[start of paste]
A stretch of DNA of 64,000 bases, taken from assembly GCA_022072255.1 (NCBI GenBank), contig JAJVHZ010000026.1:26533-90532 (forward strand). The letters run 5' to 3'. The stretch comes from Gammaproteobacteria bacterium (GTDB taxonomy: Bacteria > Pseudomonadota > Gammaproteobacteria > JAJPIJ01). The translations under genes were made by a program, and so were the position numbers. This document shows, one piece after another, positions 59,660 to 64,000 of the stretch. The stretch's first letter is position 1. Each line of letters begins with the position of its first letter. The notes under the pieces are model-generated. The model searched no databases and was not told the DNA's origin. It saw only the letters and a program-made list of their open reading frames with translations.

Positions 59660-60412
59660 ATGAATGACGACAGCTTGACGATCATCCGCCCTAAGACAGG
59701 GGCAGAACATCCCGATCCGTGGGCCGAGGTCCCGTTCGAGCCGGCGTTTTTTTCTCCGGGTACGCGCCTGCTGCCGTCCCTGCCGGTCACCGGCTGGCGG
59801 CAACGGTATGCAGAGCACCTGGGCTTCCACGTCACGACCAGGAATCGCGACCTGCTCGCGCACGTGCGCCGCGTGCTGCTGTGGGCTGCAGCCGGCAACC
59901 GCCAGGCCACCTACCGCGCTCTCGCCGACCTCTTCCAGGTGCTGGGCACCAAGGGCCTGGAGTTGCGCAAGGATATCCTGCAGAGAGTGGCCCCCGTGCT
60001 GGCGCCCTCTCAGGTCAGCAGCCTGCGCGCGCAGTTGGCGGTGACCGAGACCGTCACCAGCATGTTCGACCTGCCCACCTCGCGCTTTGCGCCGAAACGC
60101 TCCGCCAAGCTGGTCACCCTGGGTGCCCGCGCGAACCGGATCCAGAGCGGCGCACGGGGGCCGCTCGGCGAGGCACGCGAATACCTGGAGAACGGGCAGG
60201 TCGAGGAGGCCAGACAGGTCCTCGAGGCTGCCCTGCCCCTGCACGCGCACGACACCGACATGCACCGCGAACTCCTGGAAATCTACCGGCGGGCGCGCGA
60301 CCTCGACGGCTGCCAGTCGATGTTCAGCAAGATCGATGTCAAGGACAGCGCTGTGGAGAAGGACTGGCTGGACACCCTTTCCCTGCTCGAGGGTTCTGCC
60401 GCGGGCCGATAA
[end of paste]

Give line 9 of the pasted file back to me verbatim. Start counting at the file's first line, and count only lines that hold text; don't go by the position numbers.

60201 TCGAGGAGGCCAGACAGGTCCTCGAGGCTGCCCTGCCCCTGCACGCGCACGACACCGACATGCACCGCGAACTCCTGGAAATCTACCGGCGGGCGCGCGA